Why Drink Tea?

There are lots of “reasons” to drink tea. Oh, you are trying to cut back on caffeine.
You think you look dignified bouncing a teabag up and down in your mug in the breakroom at work. You heard green tea will keep you from getting cancer despite the fact that your home is an asbestos garden.

But really now. The only reason we consume anything that isn’t Grape Nuts, aka human dog food, is for the sheer pleasure of it. Do Wine People drink wine to get trashed? Do you drop sixty dollars on a steak to get some protein? Of course not. So why is tea (and coffee!) regularly consumed so mindlessly? Why is there so little care taken in drinking a beverage that even at its most complex takes about five minutes to brew? Where is the interest in a multi-sensory experience when it comes to tea?

People seem to consume tea either to satisfy a caffeine addiction (no hate! I’ve got one too) or to take advantage of the vague pseudoscience linking some tea to better health. It’s like medicine, taken in doses. For one thing those claims aren’t definitive and you’re probably better off taking Vitamin D (apparently there are a lot of unhappy people that just have Vitamin D deficiencies). Tea used to be medicine, but that was way back when it tasted awful and even then knowledge of good sanitary practices would have probably been better for all those tea drinkers sharing cups.

For another thing, tea does not need to be necessary to be beloved.

Now, it’s a luxury if you want it to be, and a cheap one too, so find a teahouse and ask what they recommend. Better yet, go to the store yourself and buy two ounces of whatever loose tea you think sounds good. Put enough into a mug to cover the bottom of the mug. Pour boiling water in. Wait two minutes. While you are waiting, do not check your email. Set a timer if you’re a bad counter and watch the tea brew for two whole minutes. Now for the good part.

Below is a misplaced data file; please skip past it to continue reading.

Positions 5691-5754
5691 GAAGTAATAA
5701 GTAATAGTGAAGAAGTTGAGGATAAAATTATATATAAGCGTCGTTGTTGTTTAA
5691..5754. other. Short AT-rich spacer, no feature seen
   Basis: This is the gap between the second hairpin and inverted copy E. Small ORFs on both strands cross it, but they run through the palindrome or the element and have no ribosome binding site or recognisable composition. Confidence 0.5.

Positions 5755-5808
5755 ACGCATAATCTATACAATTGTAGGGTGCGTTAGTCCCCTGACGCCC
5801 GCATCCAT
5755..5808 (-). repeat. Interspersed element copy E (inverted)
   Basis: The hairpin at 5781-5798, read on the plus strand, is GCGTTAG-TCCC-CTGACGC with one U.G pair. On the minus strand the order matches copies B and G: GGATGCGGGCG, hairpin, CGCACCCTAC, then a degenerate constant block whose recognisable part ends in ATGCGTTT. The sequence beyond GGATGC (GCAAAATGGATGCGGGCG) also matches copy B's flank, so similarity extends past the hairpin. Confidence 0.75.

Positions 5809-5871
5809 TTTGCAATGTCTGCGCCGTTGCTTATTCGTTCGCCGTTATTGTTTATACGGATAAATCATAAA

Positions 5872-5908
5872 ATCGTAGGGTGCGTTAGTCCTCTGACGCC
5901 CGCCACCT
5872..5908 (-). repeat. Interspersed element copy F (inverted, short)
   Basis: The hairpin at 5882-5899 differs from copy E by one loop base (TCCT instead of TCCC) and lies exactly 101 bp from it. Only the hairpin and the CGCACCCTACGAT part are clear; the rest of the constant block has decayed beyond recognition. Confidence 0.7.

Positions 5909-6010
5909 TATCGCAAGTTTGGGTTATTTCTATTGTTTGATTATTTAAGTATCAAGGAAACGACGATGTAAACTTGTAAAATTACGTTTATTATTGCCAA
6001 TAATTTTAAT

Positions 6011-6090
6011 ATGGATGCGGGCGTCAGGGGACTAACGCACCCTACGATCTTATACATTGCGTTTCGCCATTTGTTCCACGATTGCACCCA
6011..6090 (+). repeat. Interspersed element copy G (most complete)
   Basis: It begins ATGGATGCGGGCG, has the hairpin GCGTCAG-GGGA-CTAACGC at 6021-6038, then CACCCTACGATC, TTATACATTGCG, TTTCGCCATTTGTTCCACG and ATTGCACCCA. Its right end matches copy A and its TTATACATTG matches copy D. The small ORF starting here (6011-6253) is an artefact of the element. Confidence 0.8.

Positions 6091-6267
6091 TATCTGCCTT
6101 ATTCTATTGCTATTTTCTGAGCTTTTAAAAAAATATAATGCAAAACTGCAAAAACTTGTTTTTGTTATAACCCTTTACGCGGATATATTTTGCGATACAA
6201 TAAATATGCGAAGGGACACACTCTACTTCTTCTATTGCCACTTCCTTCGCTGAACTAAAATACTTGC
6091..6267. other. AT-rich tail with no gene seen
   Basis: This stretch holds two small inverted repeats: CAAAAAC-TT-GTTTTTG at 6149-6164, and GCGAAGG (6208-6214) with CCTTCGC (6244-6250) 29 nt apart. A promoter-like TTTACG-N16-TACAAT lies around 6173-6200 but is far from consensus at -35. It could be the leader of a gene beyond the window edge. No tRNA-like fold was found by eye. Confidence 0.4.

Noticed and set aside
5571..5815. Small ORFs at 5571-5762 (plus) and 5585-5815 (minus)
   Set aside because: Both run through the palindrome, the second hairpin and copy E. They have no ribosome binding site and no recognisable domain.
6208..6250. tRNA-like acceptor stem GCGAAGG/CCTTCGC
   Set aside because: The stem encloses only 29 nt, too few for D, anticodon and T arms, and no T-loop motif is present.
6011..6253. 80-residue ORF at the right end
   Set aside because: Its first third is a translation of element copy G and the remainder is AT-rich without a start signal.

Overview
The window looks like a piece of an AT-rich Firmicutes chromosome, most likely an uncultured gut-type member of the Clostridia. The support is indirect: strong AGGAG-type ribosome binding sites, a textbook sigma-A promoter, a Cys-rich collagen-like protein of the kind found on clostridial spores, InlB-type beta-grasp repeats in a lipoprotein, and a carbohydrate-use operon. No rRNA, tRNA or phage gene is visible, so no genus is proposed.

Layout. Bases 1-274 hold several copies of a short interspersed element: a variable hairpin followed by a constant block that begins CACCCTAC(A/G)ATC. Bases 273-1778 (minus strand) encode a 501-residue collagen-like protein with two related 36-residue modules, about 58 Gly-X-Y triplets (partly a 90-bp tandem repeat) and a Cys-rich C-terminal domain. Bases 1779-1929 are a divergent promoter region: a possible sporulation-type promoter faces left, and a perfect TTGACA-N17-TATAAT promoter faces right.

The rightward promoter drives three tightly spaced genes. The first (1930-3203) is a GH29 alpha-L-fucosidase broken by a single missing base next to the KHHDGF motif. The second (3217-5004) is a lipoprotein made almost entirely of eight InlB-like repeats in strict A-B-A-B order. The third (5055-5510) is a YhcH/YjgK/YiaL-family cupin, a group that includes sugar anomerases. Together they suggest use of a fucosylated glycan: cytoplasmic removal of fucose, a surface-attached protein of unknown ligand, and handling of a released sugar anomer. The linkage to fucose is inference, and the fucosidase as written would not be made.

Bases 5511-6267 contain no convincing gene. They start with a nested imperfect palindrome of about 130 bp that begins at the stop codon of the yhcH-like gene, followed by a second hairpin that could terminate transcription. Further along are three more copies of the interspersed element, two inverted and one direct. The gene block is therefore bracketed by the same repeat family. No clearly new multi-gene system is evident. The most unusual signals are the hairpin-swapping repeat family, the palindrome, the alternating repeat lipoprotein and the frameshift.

Admire the leaves, which will have gently unfurled at the coaxing of the heat and now sit exuding their flavors both obvious and subtle (a good tea always has a lot going on). Admire the liquor, the essence of the tea transforming the liquid into something translucent and comforting. Smell the tea. It smells like the ground it was grown in and the flowers that grew up with it and the smoke and fire it was dried with, if it was dried that way. Now taste it, assuming you’ve spent enough time looking at it that it won’t burn your tongue and ruin your day. Don’t worry about swallowing leaves (although, you know, don’t try to swallow the leaves). Just take a sip. The taste of the tea is a reward for your patience, your cautiousness, your willingness to wait while processes occurred that are strictly between the leaves and the water. It is the payoff for your moment of silence, if there isn’t enough payoff in the sight of something small and pure and good happening in the bottom of a mug, seen by no other person in the world except for you.

Can you believe that that was water?

Extra Credit: Cut open one of your tea bags and compare what’s inside to the leaves you just bought. Think about THAT, why don’t you.

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